Francis Pedraza
Apr 16 · 8 min read

Editor’s Notes: In this post, the CEO talks about i) Profitability ii) Pricing iii) SalesOps iv) Management v) Hiring vi) Partner Pay Model vii) Product viii)Agents ix) Operation and x) Data, Analytics & Automation.

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The Hindsight Exercise.

We’re on track for profitability by the end of this year. But it took me 5 years and $5M in capital to get there. If I could time-travel, so I had the gift of hindsight, knowing what I know now, I should, in theory, be able to achieve the same outcome, in at least half the time, with at least half the money.

There’s two ways to read this list. Either as our Top 10 Biggest Wastes Of Time And Money, or as a Cheat Sheet From The Future, written to my past self.

  1. Profitability. Ironically, I always thought I was under-capitalized. In retrospect, I was over-capitalized. The problem is that I wasted most of the money focusing on the wrong metrics, trying to achieve VC rocketship growth. If profitability had been the unalterable, unquestionable goal from day one, then all incentives would flowed downstream from that. Profit discipline forces strong accounting, income statement awareness, margin sensitivity, ROI-weighted decision-making, and overall efficiency. For example… Having a big R&D budget and a tiny runway probably results in waste. Whereas having a small R&D budget and a huge runway probably results in innovation.
  2. Pricing. It took us too long to arrive at our current pricing model. We have three simple plans. They are minimums, but clients can spend as much as they want with an automatic top-up mechanism. They are pegged against hourly rates, but within the first fifty hours of running a custom process, we switch to results based pricing. Enterprise clients get automation discounts. Our current pricing is not our final pricing; it will continue to evolve, and we have an exciting vision for it. But there were years in which our pricing didn’t change, so we weren’t evolving fast enough.
  3. SalesOps. It took us years to find a distribution channel that worked. We wasted a lot of money on traditional sales and marketing approaches. It took us too long to invent a unique, home-grown SalesOps machine that could systematically target and reach out to customers, so we could replicate successful use cases and test targeting hypotheses. If we built this Unlimited Meetings Machine sooner, it would have accellerated our growth trajectory.
  4. Management. I became a better manager over time, but more importantly, I hired better managers in Marshall, Scott and others. Historically it took us too long to let go of partners who weren’t a fit. Also it took us too long to design an org chart and operating systems that would minimize silo’ing and maximize performance.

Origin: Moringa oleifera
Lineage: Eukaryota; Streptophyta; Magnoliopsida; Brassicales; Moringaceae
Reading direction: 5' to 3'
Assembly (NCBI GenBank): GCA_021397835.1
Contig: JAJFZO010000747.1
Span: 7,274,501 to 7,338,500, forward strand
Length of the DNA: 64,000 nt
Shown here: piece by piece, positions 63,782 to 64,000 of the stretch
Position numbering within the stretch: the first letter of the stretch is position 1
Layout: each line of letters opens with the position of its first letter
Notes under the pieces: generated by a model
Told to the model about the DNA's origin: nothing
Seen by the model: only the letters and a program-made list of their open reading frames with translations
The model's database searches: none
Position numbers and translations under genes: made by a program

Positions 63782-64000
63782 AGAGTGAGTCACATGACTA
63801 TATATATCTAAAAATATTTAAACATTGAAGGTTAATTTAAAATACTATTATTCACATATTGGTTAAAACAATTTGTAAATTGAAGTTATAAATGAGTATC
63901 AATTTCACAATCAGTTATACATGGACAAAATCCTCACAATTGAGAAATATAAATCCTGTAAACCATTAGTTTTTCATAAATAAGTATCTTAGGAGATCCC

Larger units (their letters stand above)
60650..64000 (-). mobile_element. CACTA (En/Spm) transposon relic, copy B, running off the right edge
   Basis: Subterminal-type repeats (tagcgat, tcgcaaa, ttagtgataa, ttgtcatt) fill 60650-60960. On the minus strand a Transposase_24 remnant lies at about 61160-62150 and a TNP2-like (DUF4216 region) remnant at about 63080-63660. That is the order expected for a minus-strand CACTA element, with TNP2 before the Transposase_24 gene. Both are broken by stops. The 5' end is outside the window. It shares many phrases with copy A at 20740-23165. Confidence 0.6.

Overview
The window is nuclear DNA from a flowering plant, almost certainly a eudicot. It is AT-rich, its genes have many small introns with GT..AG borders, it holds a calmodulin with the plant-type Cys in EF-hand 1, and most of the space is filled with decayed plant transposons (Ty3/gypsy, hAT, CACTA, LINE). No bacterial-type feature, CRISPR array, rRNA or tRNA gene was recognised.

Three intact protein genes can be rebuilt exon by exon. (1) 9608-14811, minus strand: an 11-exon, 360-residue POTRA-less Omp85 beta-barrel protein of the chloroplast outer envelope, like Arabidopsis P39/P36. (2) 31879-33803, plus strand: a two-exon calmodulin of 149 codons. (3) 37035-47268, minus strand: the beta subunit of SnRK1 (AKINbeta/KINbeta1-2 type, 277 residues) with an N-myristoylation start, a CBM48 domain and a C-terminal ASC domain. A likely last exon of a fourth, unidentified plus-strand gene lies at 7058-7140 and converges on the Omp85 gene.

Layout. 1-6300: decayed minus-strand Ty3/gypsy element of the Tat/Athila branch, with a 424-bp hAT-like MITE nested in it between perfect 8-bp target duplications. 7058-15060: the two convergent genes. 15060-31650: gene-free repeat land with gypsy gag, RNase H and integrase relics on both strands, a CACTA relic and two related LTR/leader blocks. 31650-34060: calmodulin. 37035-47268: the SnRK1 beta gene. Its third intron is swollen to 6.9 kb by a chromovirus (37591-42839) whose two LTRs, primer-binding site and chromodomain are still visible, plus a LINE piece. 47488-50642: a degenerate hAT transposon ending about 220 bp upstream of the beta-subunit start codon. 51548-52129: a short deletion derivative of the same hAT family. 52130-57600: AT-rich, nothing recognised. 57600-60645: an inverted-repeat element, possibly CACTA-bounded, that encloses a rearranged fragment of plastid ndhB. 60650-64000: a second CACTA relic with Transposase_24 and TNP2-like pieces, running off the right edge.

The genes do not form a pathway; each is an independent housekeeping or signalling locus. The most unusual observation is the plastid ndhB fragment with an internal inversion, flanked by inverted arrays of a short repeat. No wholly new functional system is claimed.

5. Hiring. I tolerated a weak Partner hiring function for too long. When you’re desperate to achieve your objectives and you only have one candidate in front of you, you may make the hire. When you’re desperate to achieve your objectives but a team member is underperforming, you may threaten them but you may not fire them. And that makes your threats empty threats. In both situations, you are effectively being held hostage by having a weak hiring function. When you have a strong hiring function, you make hiring, management and firing decisions from a position of strength.
  6. Partner Pay Model. Related to hiring, it took us many iterations to arrive at our current Partner Pay Model, which ties compensation to Net Income — the bottom line. Every improvement in our PPM has improved our hiring process, filtered out bad fit candidates, and aligned existing partners with clearer, more motivating and more aligned incentives. The more clear Invisible becomes on its own culture, values, vision, incentives and business overall, the fewer candidates are going to be a good fit, and a good PPM allows them to self-select out.
  7. Product. Sequencing is hard. I wasted a year trying to solve a very difficult information architecture problem that we probably won’t have to solve for another two years. But the right lesson isn’t to avoid all hard problems: if I’d have done that, Invisible wouldn’t exist. Hard problems are opportunities. The right lesson is getting the sequencing right and understanding how they relate to each other. We also wasted a year building our first version on top of Slack instead of in our own interface, with the rationale that it would save us money on developing our own UI and we wanted to meet users where they were at. The right lesson? Francis isn’t a great Product Manager. If I’d gotten hiring right, I wouldn’t have been making decisions at that level. Another sequencing mistake: we wasted a lot of time on process architecture before solving workflow management and labor coordination problems. It turned out that a competent Ops team could provide the last-mile guidance around the work product itself. But managing the overall delivery workflow was what allowed the Digital Assembly Line to support its first $1M ARR in revenue. Only now is Process Builder becoming the backbone of our automation strategy.
  8. Agents. It took us a couple years before we hired our first agent. A shockingly long time. If we had done that sooner and focused on just being a low-tech agency making a simple arbitrage, we might have had a better evolutionary starting point, and a better lab environment for product development.